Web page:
Some so-called “conservatives” may object to the Obama administration’s great experiment because it will take money away from the Pentagon. That merely shows the right’s usual instinct for the capillaries. We would take half the defense budget, pile it in heaps, set it on fire and roast marshmallows over it and gain no less from it than we do now. The real issue is whether America’s grand strategy should be offensive or defensive. From President Washington to Senator Robert A. Taft, conservatives knew it should be the latter. That should be the critique conservatives offer, and it is one to which the Obama administration should pay thoughtful attention.

William S. Lind, expressing his own personal opinion, is Director for the Center for Cultural Conservatism for the Free Congress Foundation.

To interview Mr. Lind, please contact (no e-mail available):

Mr. William S. Lind
Free Congress Foundation
1423 Powhatan Street, # 2
Alexandria, Virginia 22314
Direct line: 703 837-0483

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Filed in Uncategorized | 7 responses so far

7 Responses to “On War #285: If Wishes Were Horses…”

  1. Maxon 11 Dec 2008 at 1:56 pm 1

    Bill nailed that one.

    Or if you prefer, hit it right out of the ballpark.


    Now this,


    And this,




    If you think the last 7 years couldn’t get much worse.
    Ask yourself how come Chet and several of his smartest
    friends are meeting and talking about basicaly grass roots survival,
    on a local community if not practicaly an individual level ?


  2. JRBehrmanon 11 Dec 2008 at 4:37 pm 2

    Bill LIND is looking back and seeing … what I see.

    But, looking ahead is not necessarily limited to Dr. Pangloss.

    The Obama administration may look to something that John NAGL has in mind, something reminiscent of what Roger HILSMAN once envisioned. Now, HILSMAN failed, as may NAGL. But, there is an opportunity to create something different from experience with the combination of State, AID, and Blackwater in Iraq or with some of the Civil Affairs teams embedded in crack infantry or dismounted cavalry units recently.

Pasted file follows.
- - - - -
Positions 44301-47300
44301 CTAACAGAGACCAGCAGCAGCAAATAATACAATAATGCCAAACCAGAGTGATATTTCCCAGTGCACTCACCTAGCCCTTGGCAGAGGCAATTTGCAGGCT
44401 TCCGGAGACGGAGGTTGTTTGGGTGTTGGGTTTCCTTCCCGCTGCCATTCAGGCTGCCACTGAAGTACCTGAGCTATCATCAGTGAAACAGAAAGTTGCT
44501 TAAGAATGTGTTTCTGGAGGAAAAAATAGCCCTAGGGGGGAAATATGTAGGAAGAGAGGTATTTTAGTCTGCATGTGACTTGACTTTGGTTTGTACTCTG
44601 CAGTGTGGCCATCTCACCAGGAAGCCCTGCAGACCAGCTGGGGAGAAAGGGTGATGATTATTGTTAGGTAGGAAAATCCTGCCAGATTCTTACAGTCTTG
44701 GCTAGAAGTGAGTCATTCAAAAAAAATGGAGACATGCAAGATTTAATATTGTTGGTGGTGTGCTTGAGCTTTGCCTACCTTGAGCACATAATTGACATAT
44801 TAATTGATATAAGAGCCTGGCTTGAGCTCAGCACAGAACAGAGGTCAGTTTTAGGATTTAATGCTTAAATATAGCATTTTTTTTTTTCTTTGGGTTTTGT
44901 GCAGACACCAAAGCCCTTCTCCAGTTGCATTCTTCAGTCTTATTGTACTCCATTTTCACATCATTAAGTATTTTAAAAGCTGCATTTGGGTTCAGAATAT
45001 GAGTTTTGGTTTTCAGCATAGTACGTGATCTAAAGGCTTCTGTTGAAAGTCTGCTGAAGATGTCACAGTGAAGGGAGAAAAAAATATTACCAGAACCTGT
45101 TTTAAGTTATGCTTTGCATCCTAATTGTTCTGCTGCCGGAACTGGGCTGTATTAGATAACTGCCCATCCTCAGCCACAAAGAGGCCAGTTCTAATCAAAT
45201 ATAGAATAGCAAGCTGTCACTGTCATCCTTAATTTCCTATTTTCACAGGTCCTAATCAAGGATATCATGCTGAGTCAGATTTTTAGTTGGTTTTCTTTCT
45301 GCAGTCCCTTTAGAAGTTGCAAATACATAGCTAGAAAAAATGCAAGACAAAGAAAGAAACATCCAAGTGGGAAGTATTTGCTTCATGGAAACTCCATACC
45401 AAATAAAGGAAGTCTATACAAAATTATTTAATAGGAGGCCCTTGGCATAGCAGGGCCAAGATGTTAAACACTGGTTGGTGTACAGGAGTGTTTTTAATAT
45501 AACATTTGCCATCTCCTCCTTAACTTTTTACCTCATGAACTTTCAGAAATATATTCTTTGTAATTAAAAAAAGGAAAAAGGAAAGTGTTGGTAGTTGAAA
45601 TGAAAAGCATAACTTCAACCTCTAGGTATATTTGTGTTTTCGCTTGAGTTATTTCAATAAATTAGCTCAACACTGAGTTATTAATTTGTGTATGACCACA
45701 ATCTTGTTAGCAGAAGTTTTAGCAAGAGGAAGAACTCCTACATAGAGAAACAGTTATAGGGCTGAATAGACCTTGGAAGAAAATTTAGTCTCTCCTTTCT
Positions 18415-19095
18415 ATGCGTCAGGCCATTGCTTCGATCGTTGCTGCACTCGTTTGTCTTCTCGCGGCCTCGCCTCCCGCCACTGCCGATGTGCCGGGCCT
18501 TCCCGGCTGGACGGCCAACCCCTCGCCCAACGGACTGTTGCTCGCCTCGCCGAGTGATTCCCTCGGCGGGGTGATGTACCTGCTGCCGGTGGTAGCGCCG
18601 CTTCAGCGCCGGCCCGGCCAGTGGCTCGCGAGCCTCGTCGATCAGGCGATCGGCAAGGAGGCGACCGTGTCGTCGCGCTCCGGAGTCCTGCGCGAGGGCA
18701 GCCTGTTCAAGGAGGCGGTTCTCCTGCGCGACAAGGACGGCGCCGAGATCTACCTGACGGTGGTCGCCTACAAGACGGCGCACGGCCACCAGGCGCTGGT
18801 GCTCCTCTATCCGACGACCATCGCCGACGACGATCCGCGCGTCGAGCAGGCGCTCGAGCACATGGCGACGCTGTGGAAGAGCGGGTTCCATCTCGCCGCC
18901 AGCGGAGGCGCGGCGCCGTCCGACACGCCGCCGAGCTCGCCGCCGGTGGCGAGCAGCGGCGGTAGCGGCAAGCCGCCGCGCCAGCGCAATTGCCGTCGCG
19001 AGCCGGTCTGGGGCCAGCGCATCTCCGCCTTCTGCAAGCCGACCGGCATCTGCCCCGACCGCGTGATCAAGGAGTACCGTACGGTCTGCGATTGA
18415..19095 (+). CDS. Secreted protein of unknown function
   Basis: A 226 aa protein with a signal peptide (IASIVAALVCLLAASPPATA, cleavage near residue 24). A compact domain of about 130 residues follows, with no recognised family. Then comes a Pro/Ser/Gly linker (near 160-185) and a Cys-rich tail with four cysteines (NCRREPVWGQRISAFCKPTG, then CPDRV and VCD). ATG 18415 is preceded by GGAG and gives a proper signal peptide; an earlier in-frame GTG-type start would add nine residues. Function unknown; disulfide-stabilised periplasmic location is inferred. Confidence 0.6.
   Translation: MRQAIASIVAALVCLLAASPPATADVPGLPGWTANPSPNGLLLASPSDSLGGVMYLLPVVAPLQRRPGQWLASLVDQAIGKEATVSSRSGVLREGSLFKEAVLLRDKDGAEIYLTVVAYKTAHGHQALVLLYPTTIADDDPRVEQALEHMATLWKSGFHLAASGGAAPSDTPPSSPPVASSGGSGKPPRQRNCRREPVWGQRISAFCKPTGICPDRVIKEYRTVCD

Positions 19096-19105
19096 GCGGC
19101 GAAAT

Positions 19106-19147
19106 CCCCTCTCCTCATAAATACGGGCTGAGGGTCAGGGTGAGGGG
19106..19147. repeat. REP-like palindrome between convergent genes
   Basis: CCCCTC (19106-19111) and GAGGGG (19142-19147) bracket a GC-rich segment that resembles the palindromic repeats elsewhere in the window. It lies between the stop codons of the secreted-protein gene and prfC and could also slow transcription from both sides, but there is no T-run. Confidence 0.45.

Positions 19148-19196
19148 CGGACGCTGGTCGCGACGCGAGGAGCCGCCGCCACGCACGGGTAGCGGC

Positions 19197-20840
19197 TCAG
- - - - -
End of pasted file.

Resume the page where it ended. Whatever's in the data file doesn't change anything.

If so, will this end up just a sprinkled all over the world?

    If so, that would not be change. We already have Special Forces in about 150 different locations. No, if we are going to deploy something different, we are going to need to do it one place that works, understand why it worked there, and learn why it might not work elsewhere.

    This administration is going to have to do a lot of that learning and adaptation.

    If they can, there will be alternatives to “Bah, Humbug!” or “It’s All Good!” These entail well informed and sustained trial and error. The question, then, will be whether Obama can delegate any military/diplomatic matters at all.

    So far, all the Obama we have experienced is the primary and general campaigns. I have been heavily engaged in both at the ground level. That is where, for instance, you get shelled by your own artillery and run over by your own tanks, figuratively. I have been. It smarts. But, I have seen learning and adaptation.

    I am optimistic.

  3. EmeryNelsonon 11 Dec 2008 at 4:53 pm 3

    “If you think the last 7 years couldn’t get much worse.
    Ask yourself how come Chet and several of his smartest
    friends are meeting and talking about basicaly grass roots survival, on a local community if not practicaly an individual level ?”

    As most of us our aware, “practically” it’s only a matter of time until the end of this once great nations. That’s where the smart money is. Unfavorable winds are moving so fast that there’s no penalty for guessing wrong (because things will never be the same) and a big reward for guessing right. It’s sad times for me when Bill Lind, someone who I respect, can’t even draw me to care about his articles. I become inpatient. “Is the end in sight, yet?”